• Sonia: The incredible experience I have been able to gather along this journey. How much I have learned and hopefully how much I have shared. It’s been an incredible ride and there’s so much more to look forward to. So, when I evaluate my career, I feel fortunate for what I have lived through so far and very energized for what it is yet to come.
  • Anna: I never envisioned a career in localization, it did not exist. I fell into it and I think I can say that I helped create it when we wrote the first localization certificate in California years ago with Nitish Singh, and that everyone at Women in Localization is creating it. But I did not search for it! I wanted to be a philosopher!
  1. Who or where do you turn for inspiration if you find yourself considering your work situation, and how do you evaluate whether making a move to a competitor or another company (or even out of the industry) would be in your best interest?
  • Silvia: I usually discuss this with my family. They help me evaluate the options, since any change affects us all. I also turn to people in my network that are closer to me for advice and I try to find people that might know my future boss/company to learn about the culture.
  • Sonia: I always need to believe in the company I work for, otherwise it would be difficult for me to feel authentic and engaged in any role. I find that change can be quite exciting, but to me it is only worth it when it’s apparent that the impact you will have in the new organization is larger than the one you are currently experiencing.
  • Anna: I turn to Harvard Business Review, The Economist, IDC, I listen to my team, I participate in a lot of Forums. Then I create my work situation. I like to invent from seeing a cross-functional puzzle outside of our area. If an application, process, or idea is good for another career or business problem, why not for globalization? There are many business practices to use in globalization. They are all out there, and you just need to put them together.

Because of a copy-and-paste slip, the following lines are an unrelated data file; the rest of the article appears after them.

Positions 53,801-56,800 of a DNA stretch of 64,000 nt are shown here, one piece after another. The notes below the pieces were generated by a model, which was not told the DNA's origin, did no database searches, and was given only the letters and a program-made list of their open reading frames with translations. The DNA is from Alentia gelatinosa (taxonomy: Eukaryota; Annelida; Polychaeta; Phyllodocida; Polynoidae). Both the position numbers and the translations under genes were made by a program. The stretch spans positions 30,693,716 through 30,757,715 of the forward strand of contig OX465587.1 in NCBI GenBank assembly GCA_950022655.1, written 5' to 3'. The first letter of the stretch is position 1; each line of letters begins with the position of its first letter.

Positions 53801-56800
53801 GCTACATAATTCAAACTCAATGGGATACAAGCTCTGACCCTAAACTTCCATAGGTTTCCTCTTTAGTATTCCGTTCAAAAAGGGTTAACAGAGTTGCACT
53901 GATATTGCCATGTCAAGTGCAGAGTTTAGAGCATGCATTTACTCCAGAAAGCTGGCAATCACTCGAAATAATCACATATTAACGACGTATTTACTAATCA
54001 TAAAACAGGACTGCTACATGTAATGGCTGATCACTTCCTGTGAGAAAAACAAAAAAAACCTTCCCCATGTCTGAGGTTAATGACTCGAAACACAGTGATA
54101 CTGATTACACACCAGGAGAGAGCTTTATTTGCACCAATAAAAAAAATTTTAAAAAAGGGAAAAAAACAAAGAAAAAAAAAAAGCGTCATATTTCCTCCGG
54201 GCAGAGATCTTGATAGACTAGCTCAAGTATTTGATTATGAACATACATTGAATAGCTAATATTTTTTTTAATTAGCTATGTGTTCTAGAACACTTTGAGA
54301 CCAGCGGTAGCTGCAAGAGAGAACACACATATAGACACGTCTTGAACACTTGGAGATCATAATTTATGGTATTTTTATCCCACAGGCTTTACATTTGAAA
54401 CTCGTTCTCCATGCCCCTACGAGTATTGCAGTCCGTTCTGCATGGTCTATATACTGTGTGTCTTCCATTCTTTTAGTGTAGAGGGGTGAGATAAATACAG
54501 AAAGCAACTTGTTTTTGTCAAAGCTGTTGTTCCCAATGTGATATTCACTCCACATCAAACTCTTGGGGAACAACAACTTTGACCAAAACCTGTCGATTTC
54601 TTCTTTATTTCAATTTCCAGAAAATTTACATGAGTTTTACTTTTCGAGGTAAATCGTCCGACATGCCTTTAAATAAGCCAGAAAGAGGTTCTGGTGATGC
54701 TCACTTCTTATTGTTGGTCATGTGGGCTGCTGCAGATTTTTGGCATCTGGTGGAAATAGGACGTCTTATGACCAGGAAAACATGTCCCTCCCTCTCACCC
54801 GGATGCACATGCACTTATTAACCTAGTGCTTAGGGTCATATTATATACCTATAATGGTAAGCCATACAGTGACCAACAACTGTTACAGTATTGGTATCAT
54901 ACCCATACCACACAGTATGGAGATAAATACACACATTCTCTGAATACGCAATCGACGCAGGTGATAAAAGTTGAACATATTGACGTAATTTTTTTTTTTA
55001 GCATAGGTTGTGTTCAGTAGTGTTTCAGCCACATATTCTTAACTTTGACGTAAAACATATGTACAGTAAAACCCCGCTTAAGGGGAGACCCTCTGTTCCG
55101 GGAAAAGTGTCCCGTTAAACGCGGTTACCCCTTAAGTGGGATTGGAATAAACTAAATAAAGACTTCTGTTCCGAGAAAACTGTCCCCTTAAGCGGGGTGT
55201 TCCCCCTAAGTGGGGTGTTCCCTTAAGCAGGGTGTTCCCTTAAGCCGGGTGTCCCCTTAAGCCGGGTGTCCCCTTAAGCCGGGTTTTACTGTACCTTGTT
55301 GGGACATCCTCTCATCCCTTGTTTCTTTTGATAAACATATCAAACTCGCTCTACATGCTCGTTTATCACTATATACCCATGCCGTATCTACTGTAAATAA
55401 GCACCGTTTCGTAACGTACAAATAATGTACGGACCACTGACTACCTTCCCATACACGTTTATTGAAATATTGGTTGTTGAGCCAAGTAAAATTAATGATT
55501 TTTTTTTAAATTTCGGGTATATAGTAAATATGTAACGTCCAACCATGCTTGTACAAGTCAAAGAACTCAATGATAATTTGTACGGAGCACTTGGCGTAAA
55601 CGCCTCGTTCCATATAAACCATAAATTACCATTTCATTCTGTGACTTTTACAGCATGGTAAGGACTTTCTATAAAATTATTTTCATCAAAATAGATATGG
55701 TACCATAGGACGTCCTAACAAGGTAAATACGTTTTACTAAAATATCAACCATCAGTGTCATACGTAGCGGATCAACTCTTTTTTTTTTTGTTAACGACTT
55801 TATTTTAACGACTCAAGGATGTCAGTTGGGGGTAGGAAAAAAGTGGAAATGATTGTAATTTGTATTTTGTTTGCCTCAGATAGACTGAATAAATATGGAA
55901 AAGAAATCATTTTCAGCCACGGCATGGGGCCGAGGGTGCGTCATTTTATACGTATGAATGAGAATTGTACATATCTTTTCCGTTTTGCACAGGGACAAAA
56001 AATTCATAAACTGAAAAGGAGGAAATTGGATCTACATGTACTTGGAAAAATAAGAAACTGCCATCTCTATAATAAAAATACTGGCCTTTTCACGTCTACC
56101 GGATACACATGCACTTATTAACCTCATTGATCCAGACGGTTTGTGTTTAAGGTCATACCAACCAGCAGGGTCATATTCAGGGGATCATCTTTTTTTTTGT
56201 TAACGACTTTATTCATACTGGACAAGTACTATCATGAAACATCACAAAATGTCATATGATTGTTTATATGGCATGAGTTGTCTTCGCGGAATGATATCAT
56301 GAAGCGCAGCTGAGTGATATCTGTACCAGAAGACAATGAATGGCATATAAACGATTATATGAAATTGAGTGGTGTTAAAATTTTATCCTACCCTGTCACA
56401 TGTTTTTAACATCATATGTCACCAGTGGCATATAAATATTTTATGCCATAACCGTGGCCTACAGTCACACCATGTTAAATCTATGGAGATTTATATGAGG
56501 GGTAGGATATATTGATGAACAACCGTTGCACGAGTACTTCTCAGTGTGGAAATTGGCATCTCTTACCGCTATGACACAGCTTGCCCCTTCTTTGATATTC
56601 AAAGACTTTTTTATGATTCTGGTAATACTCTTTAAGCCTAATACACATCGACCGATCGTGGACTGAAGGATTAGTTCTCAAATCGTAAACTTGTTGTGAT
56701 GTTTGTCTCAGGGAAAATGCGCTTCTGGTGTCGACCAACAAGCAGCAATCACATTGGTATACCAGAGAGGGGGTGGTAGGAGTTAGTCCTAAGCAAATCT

1. What tips do you have for others in localization to keep their careers fresh?
  • Silvia: Take advantage of the many free webinars, events, and digital content we have. Talk to people, network, network, network, and go to conferences if you can.
  • Sonia: If you are fortunate to love what you do, it should not be that difficult. If you are in the localization industry, keep yourself well-read and well-informed. Attend conferences, participate in forum discussions, join professional groups (such as Women in Localization!) and be aware of the latest trends. The world is multilingual, and our interdependency is stronger than ever. Our industry will continue to play a critical and central role in new, exciting and innovative developments.
  • Anna: Talk to folks in different roles and spend time on your career. Plan it better than you’d plan an awesome vacation.
  1. What does Women in Localization’s 10th anniversary mean to you?
  • Silvia: So much! It is with pride that I look back and realize how we have matured and grown. When we started, we were a local group of professionals looking for connection and opportunities to learn and share. We were so local that our name used to be Northern California Women in Localization. Then we decided to go global, and that was one of the best decisions we ever made because we became so much bigger and we developed partnerships to create great things for the localization industry. So, it allowed us to not only help advance the career of women in localization here and abroad, but also the localization industry. Now, we are celebrating a new milestone for W.L., we have achieved Non-Profit Status, and we believe we will be able to do even more great things in the future. To the next 10!
  • Sonia: It’s an incredible milestone. I am one of the early members and it feels like it was just yesterday when I attended the first meeting. Today W.L. is a vibrant and ever evolving organization, with over 4,500 members and growing fast globally! So exciting to be part of it. I am so proud to be able to contribute, especially as a Board Member. Cheers to all the hard work these amazing ladies have put into this organization.
  • Anna: We have been on calls and meetings for ten years. Wow. Silvia and Eva (Klaudinyova) are my amazing partners throughout these past ten years. I am so grateful we pulled it off with the leadership and support of hundreds. However, we have had to open up, and learn how to listen to many advisors and experts to get us where we are. I have learned a lot! So, the actual anniversary commemorates our journey of our own growth. I guess we had a good idea!

Anna’s last sentence says it all. A good idea indeed! Big congratulations and appreciation to the hard work these wonderful ladies put in at all stages for Women in Localization. Thank you and happy 10th Anniversary!